The importance of food safety cannot be overemphasized. Few things are as detrimental to a foodservice establishments as an officially noted outbreak of a food-borne illness caused by poor sanitary practices.

 In addition to providing a sanitary atmosphere and adhering to procedures for safe food handling, it is also important to ensure a safe working environment. 

Food is not only vital to human survival but also is used by certain microorganisms (e.g.,  Escherichia coli, Clostridium botulinum) and parasites for their sustenance and reproduction. When those that are dangerous to people find their way into foods, the potential for food-borne illnesses begins. 


Harmful and infective agents may be introduced during any of the following steps:

    • Growing 
    • Harvesting
    •  Marketing (including transportation and storage) 
    • Storing & Preparing (in the home or in  commercial operations)



Food usually reaches consumers via restaurants, fast-food outlets, and supermarkets and other retail outlets after it has traveled an extended route from farm to the dining table, and much can happen somewhere along the way.


  •  In 2010, over 500 million eggs were recalled after more than 1,500 people became ill when they ate undercooked eggs infected with Salmonella (ultimately traced to two egg producers in Iowa).
  • Another outbreak that year (affecting about 89 people in a total of 15 states and the District of Columbia) was traced to raw alfalfa sprouts contaminated with  Salmonella.


These are but two of numerous cases of food-borne illnesses. In fact, 48 million cases are estimated to occur in the United States annually, but the causes of only about a fifth of these are determined.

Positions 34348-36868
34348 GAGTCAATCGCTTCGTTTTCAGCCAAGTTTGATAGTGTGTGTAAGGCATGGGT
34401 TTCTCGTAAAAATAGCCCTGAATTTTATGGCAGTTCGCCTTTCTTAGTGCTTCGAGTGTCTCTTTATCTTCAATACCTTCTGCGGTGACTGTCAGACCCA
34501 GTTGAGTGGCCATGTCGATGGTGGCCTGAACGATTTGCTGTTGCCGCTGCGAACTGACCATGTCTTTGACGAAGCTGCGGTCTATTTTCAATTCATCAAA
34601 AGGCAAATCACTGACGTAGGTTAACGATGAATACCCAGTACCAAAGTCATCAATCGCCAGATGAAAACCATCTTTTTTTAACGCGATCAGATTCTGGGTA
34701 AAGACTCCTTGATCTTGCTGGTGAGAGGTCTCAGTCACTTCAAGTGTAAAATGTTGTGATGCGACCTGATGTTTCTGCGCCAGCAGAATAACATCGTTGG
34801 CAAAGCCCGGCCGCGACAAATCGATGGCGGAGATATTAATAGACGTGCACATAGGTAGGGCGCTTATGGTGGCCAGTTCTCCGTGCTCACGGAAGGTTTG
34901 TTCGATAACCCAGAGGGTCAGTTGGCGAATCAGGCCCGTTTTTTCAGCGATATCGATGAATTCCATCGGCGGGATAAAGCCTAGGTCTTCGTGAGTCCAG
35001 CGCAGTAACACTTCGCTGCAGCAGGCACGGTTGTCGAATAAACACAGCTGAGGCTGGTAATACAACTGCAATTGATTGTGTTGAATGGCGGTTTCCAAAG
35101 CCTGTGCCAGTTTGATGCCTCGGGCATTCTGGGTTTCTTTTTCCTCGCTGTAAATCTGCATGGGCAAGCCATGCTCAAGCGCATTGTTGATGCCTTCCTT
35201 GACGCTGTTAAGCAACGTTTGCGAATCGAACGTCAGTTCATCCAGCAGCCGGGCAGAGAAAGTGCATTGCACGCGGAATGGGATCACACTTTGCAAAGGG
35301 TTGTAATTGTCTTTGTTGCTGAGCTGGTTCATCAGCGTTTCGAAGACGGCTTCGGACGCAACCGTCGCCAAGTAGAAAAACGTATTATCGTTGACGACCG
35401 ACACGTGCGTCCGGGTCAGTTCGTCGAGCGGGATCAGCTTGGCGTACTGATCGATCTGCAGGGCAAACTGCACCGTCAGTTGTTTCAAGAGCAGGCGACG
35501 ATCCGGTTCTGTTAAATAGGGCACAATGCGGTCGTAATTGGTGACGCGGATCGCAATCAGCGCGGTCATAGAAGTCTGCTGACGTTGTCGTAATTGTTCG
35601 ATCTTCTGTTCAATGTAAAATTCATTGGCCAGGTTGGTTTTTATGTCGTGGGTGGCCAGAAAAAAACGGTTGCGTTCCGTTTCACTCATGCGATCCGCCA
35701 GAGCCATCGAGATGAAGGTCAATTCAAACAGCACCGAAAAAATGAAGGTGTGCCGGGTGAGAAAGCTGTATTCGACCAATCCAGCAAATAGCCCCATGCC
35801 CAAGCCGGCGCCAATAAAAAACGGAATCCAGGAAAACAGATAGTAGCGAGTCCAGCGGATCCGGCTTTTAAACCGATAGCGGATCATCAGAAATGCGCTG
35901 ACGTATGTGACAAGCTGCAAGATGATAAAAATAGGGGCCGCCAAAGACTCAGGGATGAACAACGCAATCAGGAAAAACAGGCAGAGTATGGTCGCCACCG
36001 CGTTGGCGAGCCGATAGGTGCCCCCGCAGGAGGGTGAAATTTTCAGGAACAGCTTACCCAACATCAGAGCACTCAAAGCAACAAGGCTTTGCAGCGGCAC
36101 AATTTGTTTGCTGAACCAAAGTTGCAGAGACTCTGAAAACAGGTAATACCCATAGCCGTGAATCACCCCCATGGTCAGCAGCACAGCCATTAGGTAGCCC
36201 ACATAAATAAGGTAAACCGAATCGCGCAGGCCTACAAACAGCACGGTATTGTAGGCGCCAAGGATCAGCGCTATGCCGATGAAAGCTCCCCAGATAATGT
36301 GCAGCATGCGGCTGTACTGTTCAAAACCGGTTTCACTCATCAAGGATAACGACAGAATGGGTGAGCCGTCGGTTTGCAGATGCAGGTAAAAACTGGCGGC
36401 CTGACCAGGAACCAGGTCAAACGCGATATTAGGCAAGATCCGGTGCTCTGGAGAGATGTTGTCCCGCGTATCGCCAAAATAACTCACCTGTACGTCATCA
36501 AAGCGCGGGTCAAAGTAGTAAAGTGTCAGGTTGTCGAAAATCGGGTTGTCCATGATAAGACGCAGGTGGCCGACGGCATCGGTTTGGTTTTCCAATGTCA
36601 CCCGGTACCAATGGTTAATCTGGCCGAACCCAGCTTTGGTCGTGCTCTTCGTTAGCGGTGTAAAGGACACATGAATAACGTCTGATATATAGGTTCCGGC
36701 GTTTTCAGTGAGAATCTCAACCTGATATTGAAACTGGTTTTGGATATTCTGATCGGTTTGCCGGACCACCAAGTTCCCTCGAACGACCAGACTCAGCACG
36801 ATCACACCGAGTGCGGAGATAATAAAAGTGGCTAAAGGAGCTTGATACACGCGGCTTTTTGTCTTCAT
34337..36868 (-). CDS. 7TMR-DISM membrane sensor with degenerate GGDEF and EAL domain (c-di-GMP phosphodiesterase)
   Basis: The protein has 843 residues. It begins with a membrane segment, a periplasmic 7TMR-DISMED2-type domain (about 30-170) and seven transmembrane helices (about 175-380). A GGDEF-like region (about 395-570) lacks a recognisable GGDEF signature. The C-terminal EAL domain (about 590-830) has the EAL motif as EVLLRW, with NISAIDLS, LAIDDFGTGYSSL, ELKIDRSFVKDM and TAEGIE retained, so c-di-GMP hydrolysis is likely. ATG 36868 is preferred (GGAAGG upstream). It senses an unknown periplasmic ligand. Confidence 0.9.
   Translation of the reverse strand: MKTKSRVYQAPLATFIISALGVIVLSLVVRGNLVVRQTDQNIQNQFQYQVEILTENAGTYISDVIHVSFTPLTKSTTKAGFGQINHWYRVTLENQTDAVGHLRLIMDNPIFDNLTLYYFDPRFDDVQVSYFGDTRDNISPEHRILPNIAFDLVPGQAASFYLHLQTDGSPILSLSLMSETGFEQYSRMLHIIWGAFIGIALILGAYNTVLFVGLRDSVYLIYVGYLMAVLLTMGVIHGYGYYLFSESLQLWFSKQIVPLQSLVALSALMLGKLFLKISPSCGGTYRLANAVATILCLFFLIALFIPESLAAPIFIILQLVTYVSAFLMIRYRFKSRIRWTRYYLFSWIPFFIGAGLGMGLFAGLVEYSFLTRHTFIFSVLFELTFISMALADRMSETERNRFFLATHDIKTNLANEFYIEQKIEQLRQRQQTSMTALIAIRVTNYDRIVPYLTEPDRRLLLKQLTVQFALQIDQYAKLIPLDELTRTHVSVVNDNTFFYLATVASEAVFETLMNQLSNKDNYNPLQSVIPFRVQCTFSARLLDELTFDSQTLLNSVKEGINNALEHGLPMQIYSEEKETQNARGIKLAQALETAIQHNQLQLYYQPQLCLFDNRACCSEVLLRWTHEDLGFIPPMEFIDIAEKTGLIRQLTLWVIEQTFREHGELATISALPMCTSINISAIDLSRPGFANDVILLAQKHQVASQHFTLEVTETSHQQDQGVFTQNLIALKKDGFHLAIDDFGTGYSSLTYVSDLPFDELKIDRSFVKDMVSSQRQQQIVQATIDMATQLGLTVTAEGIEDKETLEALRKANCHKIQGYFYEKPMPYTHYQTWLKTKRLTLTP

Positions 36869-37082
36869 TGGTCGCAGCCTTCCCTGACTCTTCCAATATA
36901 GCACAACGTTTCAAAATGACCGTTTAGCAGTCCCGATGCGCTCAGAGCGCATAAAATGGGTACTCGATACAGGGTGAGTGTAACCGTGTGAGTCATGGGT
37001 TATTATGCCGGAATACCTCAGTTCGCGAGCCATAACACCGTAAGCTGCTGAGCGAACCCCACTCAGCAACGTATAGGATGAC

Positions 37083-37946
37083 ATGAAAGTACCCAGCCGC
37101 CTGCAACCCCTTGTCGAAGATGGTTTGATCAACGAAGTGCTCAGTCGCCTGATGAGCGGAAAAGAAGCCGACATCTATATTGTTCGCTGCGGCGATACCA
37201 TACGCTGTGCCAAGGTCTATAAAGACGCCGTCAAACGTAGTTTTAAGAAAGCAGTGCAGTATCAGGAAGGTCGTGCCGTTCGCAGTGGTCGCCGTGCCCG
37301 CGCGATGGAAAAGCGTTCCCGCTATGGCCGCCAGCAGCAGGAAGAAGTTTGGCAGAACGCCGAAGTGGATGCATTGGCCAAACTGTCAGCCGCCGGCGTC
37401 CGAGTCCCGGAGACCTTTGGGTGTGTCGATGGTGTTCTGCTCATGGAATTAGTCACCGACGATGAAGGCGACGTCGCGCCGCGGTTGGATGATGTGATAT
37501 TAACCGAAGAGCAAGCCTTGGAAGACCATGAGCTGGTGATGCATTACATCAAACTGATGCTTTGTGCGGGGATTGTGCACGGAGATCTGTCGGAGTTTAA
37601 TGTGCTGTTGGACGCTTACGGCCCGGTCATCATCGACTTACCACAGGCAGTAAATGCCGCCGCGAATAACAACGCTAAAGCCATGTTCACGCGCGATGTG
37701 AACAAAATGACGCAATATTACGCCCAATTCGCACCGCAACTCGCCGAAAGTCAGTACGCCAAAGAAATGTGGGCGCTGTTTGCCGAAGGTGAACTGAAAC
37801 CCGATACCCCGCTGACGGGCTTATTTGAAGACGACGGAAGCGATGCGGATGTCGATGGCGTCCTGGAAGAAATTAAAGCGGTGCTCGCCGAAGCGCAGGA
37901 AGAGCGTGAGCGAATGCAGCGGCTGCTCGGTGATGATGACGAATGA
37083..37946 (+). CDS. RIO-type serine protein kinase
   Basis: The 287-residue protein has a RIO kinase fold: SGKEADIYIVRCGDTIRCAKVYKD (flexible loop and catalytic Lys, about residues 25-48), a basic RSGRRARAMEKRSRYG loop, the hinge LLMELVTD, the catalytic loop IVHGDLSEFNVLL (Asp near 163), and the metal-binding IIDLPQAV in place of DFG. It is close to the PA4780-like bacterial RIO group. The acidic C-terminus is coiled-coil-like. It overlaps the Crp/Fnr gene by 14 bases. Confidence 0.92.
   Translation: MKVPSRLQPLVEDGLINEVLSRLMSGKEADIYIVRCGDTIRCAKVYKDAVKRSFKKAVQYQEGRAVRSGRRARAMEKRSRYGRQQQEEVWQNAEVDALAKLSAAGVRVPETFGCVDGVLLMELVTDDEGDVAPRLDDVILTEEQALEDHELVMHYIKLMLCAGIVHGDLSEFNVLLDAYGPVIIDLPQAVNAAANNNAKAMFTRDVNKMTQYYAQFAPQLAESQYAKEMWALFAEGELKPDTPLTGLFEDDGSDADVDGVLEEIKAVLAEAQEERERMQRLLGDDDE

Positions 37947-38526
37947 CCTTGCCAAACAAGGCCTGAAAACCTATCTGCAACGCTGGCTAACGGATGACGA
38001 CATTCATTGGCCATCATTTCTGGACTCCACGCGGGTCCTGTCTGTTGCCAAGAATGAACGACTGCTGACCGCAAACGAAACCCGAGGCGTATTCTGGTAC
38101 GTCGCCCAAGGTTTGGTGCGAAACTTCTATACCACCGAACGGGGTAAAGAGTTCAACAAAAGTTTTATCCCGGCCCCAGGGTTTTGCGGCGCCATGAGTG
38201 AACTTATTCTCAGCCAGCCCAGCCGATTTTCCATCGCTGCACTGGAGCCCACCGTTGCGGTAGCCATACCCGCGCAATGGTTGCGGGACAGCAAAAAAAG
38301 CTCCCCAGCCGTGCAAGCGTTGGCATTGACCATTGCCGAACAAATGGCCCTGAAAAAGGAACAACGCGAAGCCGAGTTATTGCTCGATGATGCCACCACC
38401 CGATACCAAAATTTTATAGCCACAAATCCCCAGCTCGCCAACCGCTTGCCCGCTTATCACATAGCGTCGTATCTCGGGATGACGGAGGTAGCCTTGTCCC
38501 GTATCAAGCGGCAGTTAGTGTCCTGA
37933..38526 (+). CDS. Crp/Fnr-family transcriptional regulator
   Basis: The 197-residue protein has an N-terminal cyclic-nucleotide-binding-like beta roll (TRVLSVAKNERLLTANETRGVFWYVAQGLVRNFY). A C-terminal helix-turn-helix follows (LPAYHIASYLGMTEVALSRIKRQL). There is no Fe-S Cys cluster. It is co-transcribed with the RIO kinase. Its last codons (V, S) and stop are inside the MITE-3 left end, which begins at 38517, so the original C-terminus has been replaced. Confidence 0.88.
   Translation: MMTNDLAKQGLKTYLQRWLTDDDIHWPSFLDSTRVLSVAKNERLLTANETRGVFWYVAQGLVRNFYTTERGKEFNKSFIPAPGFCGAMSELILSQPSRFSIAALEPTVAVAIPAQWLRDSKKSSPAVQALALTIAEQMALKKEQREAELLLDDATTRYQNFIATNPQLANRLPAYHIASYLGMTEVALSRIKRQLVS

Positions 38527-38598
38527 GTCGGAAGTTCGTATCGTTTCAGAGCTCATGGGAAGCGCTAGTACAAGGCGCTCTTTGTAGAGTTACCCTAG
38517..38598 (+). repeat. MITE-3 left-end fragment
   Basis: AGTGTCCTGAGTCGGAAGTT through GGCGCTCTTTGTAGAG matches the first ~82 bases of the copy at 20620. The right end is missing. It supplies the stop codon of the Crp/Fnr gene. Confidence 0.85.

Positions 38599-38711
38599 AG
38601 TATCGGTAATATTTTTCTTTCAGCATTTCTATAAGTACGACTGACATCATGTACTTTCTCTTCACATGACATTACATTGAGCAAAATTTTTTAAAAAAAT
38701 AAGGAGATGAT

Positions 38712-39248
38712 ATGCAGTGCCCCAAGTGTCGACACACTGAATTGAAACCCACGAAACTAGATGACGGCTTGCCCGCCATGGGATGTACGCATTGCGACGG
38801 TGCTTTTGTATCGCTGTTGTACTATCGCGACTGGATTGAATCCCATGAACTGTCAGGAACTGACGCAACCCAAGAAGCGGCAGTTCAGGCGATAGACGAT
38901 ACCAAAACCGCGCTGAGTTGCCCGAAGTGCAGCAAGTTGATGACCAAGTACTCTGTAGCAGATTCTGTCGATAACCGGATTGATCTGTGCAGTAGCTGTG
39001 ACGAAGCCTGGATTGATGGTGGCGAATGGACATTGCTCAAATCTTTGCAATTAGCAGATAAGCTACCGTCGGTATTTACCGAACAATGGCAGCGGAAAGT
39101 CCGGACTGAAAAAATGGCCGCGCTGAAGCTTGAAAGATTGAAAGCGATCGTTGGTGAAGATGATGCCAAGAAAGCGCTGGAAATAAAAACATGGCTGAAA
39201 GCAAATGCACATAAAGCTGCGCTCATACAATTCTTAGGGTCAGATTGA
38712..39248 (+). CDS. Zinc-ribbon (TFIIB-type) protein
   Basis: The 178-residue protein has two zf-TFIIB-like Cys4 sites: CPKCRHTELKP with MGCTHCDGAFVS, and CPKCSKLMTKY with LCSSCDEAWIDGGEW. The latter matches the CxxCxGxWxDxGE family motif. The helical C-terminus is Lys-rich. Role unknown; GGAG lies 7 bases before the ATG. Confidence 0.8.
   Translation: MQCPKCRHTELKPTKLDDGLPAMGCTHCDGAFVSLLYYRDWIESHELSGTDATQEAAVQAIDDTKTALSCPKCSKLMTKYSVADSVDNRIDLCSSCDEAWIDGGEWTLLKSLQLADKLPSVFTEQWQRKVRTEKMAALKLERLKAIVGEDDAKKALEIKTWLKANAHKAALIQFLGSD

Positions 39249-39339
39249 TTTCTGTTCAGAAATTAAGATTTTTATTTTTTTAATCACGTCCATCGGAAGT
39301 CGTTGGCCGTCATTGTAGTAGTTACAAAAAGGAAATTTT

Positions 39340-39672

In 2010, norovirus apparently caused 5.5 million cases; various types of bacteria were responsible for 3.9  million cases, among which were non-typhoidal Salmonella spp. (more than a million illnesses and 378 deaths), Clostridium perfringens  and Campylobacter spp., Listeria (1,591 illnesses, with 255 deaths), and forms of E. coli (more than 175,000  illnesses and 20 deaths). 


 Hospital  admissions included patients with non-typhoidal Salmonella spp. (35 percent), norovirus (26 percent), Campylobacter spp. (15 percent), and Toxoplasma  gondii (8percent).


 Of these cases, those resulting in death (in descending order) were non-typhoidal Salmonella  spp., T. gondii, Listeria monocytogenes, and norovirus. Serious outbreaks are not just a recent occurrence.


  • The 1993 outbreak of illness caused by viable E. coliO157:H7 in hamburgers sold at several outlet of a fast-food chain focused national attention on the potentially fatal outcome if  microorganisms are allowed to flourish in a food that is consumed without adequate heat treatment to kill the pathogens.


  • Since then numerous outbreaks have been traced environmental contamination of field crops, processing plants, and food service on cruise ships and in commercial facilities.